Software for games can turn a computer into a spaceship, a battlefield, or an ancient city. As computers get more powerful, computer games get more realistic and sophisticated.
Communications software allows people to send and receive computer files and faxes over phone lines. Transferring files, sending and receiving data, using data stored on another computer, and electronic mail (e-mail) systems that allow people to receive messages in their own "mailboxes" are some common uses of communications software.
As the end of the 1990s approached, the world became preoccupied or perhaps even obsessed with the coming of the year 2000, nicknamed "Y2K" (Y for year and 2 times K, a standard designation for a thousand). Many feared that at the stroke of midnight between December 31, 1999, and January 1, 2000, computers and computer-assisted devices would come crashing down.
The so-called Y2K bug was a fault built into computer software because early developers of computer programs were uncertain that computers would even have a future. To save on memory and storage wherever possible, these developers built in standardized dates with two digits each for the day, month, and year. For instance, January 2, 1961, was read as 010261. However, this short form could also mean January 2, 1561, or January 2, 2161.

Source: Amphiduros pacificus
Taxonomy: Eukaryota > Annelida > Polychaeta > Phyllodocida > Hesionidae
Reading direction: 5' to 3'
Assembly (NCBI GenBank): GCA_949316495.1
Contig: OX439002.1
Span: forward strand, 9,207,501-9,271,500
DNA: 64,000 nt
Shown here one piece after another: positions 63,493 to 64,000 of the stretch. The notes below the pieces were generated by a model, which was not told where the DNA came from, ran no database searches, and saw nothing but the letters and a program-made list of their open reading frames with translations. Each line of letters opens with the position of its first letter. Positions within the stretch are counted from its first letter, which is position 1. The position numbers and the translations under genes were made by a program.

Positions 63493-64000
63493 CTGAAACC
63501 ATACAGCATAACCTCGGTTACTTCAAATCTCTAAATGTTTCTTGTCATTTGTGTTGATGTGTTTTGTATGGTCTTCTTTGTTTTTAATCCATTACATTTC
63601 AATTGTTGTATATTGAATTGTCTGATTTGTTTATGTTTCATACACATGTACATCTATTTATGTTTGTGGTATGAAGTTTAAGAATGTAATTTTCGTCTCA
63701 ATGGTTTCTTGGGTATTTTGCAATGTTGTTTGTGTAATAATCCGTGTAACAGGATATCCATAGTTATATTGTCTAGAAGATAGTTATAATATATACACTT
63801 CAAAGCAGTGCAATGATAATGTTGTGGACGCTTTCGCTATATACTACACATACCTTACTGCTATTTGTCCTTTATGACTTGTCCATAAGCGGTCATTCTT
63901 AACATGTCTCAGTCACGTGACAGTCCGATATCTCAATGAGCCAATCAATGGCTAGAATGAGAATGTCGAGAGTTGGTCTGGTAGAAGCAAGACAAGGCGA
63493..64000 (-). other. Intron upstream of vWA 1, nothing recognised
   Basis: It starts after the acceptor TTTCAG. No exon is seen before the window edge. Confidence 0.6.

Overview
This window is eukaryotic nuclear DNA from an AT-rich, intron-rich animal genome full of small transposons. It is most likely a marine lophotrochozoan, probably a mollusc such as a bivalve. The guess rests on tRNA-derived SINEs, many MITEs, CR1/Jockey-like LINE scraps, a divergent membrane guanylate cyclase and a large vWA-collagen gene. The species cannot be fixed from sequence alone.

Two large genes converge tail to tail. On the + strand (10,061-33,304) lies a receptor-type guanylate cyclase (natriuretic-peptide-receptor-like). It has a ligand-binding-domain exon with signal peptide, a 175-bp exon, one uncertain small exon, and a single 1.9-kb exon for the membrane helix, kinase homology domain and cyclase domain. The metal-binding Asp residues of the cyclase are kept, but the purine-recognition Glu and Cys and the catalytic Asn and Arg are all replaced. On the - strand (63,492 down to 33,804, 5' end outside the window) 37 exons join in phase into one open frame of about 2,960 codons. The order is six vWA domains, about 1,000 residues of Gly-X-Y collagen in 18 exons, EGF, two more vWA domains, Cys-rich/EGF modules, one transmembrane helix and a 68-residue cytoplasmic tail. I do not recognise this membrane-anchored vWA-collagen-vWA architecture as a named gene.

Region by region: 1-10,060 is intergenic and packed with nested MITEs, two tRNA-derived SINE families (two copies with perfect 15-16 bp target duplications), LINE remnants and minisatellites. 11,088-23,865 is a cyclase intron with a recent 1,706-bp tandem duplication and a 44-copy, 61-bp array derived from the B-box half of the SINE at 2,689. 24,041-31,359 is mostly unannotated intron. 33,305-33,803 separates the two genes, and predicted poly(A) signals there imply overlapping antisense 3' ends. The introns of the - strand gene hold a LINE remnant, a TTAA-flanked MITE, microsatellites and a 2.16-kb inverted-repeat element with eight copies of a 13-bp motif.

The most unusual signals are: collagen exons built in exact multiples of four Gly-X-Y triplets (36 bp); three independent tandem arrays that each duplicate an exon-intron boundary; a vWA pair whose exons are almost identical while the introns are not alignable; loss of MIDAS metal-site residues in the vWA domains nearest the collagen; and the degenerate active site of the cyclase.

By the mid-1970s, programmers were beginning to recognize the potential obstacle. They began experimenting with plugging 2000-plus
dates into their systems and software; they quickly found the dates did not compute. However, it was not until 1995 that the U.S. Congress, the media, and the public all seemed to "discover" that the end was drawing near. As of 1999, 1.2 trillion lines of computer code needed to be fixed. Left uncorrected, the Y2K bug could have fouled computers that controlled power grids, air traffic, banking systems, and phone networks, among other systems. In response, businesses and governments around the world spent over $200 billion to reprogram and test vulnerable computers.
When the year 2000 became a reality, the anticipated computer glitches never materialized: power plants kept working, airplanes kept flying, and nuclear missiles were kept on the ground. Problems that did arise were minor and were quickly fixed with hardly anyone noticing. There were many other added benefits of the money and time spent on the Y2K problem: Businesses and governments upgraded their computers and other equipment. With the help of the World Bank and other Y2K funders, poorer countries were given machines and Internet connections they were allowed to keep. Many U.S. businesses weeded out older machines, combined similar systems, and catalogued their software and computers. In the end, individuals, businesses, and countries learned to work together to overcome a common problem.